Egypt re-opens Port Tawfiq-Jeddah line after 14 years

Port Tawfiq-Jeddah navigation line between Egypt and Saudi Arabia is being opened after a 14-year hiatus. (Wikimedia Commons)
Updated 23 February 2019
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Egypt re-opens Port Tawfiq-Jeddah line after 14 years

  • Port Tawfiq was a private maritime port for travelers between Suez and Jeddah until 2006
  • The line was suspended after the sinking of the ferry Al-Salam Boccaccio 98, in which 1,000 people died

CAIRO: The Egyptian Red Sea Ports Authority has announced the re-opening of the Port Tawfiq-Jeddah navigation line between Egypt and Saudi Arabia after a 14-year hiatus.

Prior to 2006, Port Tawfiq was a private maritime port for travelers between Suez and Jeddah. 

The line was suspended in that year, however, after the sinking of the ferry Al-Salam Boccaccio 98. About 1,000 people died in what was described as one of the worst maritime accidents in history. 

Most of the passengers were Egyptian nationals working in Saudi Arabia, while others were pilgrims returning home from Hajj. 

Malak Youssef, spokesperson for the Red Sea Ports Authority, told Arab News that the tragedy has caused much of the passenger traffic between the two ports to come to a halt.  The Red Sea Ports Authority and Maritime Safety Authority have been in talks in recent years about the reopening of the line, he said.

The decision, according to Youssef, will attract companies and investors, and will boost trade. The Tawfiq line will be provided with up to six vessels.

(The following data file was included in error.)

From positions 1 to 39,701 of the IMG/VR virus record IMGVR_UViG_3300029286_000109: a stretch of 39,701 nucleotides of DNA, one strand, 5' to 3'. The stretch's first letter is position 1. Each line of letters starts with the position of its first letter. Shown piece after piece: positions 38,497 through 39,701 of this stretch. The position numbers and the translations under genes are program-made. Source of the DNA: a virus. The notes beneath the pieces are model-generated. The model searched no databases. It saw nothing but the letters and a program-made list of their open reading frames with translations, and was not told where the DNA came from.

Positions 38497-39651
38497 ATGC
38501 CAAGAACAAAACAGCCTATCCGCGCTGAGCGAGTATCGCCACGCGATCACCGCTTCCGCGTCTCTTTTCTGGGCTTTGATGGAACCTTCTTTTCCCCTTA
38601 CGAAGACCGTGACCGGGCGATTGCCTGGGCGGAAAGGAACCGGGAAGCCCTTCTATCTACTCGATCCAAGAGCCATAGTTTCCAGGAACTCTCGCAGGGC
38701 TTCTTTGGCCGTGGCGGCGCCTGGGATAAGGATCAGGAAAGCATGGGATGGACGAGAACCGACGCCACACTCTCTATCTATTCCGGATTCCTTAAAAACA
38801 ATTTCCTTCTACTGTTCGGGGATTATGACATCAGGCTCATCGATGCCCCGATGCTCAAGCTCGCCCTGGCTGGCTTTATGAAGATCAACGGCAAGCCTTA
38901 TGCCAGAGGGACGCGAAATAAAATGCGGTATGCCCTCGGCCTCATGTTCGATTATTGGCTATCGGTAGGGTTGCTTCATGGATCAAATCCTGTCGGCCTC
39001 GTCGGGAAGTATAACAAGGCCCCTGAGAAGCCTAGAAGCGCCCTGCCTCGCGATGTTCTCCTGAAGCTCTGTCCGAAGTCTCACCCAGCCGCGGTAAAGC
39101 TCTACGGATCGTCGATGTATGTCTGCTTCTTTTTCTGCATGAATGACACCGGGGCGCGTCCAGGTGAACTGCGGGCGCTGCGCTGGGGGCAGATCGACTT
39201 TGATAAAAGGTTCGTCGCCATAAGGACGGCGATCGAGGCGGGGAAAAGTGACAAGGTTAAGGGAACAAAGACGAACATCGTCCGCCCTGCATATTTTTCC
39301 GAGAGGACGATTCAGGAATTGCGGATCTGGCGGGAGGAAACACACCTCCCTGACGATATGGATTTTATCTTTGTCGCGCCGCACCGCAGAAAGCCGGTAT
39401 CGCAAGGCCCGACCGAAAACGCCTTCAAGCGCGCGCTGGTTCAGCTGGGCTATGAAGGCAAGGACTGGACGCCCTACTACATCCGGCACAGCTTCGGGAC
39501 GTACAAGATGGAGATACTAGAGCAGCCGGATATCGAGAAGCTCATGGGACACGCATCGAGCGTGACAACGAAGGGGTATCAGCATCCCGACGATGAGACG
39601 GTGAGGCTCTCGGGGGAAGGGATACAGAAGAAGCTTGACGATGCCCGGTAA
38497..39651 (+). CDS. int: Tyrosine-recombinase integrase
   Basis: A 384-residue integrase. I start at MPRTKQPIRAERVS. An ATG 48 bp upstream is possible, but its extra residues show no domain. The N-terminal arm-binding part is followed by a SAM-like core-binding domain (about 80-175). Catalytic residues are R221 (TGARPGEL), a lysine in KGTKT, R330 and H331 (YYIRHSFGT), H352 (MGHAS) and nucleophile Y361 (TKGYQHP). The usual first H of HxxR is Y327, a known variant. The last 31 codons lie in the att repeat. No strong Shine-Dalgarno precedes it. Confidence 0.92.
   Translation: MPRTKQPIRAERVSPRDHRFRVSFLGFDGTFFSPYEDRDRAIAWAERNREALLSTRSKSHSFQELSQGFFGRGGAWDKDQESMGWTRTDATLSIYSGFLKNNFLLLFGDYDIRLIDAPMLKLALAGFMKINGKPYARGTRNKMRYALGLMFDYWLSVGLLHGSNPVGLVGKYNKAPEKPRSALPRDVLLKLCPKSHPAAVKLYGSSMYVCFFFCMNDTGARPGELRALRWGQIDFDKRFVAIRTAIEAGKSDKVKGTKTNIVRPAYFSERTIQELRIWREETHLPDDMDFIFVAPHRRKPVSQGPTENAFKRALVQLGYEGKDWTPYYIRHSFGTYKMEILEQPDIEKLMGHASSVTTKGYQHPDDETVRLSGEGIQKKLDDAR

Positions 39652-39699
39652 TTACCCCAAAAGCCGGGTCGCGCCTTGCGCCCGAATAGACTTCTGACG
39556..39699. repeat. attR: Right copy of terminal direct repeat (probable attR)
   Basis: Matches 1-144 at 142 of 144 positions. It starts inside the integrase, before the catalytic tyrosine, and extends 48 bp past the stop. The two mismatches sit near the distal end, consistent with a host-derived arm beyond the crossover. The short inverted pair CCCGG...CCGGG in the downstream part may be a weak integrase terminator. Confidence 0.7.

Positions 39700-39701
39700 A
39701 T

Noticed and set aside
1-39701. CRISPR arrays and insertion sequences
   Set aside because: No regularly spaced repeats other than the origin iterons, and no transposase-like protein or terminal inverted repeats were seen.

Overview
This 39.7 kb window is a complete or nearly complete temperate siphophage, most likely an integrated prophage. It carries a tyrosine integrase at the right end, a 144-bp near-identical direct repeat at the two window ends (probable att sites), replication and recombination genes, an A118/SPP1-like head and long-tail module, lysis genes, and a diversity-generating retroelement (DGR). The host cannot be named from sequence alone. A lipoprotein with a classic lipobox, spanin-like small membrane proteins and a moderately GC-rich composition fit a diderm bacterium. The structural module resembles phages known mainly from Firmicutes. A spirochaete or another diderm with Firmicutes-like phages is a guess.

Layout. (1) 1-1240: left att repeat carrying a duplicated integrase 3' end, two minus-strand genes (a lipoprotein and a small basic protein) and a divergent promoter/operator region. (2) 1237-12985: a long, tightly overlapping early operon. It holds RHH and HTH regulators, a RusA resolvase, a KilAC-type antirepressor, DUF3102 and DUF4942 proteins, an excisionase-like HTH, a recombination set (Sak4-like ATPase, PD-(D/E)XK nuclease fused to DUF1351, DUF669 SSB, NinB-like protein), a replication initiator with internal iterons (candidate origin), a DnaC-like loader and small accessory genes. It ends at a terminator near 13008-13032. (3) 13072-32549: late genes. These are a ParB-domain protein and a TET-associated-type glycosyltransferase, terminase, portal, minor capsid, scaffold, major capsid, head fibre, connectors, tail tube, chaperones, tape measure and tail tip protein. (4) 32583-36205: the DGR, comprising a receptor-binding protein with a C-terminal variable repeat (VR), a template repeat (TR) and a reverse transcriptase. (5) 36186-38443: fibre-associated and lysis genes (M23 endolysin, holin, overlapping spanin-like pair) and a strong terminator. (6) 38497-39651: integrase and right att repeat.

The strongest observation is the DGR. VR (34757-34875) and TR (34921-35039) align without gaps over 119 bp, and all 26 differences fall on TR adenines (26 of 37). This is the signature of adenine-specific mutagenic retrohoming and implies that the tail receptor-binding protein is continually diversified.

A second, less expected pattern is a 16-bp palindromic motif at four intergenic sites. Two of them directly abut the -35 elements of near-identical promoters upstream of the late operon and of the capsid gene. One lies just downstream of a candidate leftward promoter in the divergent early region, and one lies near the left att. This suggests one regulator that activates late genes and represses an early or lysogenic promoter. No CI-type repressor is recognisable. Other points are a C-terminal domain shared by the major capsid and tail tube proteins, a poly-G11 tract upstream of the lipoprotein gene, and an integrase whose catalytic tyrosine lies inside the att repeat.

The reception halls of Port Tawfiq can accommodate 2,500 passengers. A series of police checks will be implemented to ensure the security and safety of passengers.

Suez MP Abdelhamid Kamal had submitted a request to the head of Parliament in Cairo to consider the re-opening of the Suez navigation line. The closure had deprived Hajj and Umrah travelers and unofficial or unlicensed workers of an important route. 

“Operating the port is one of people’s major demands in Suez, following its closure in 2006,” Kamal said.

Ayman Saleh, of the Red Sea Ports Authority, said in a statement that the operation of the navigation line will open door to thousands of jobs for the youth of Suez Governorate. The project will also benefit the area with the upgrade of its infrastructure, its docks and reception halls.

According to Saleh, a completion date for the launch of the line has not been set yet. 

The Red Sea Authority and Maritime Safety Authority are still working on the details of the reopening. “We will provide services to the public and provide them with security and protection,” Saleh said.


Tourism chiefs salute fashion designer for holding son’s wedding in Lebanon

Elie Jr. and Christina Mourad. (Twitter)
Updated 3 min 56 sec ago
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Tourism chiefs salute fashion designer for holding son’s wedding in Lebanon

  • The tourism leader said the situation was to do with Lebanese ego, but he emphasized that wedding parties held in Lebanon could be better than those staged abroad on all levels

BEIRUT: Lebanese fashion designer Elie Saab has been hailed by tourism chiefs for staging his son’s lavish wedding reception on home turf.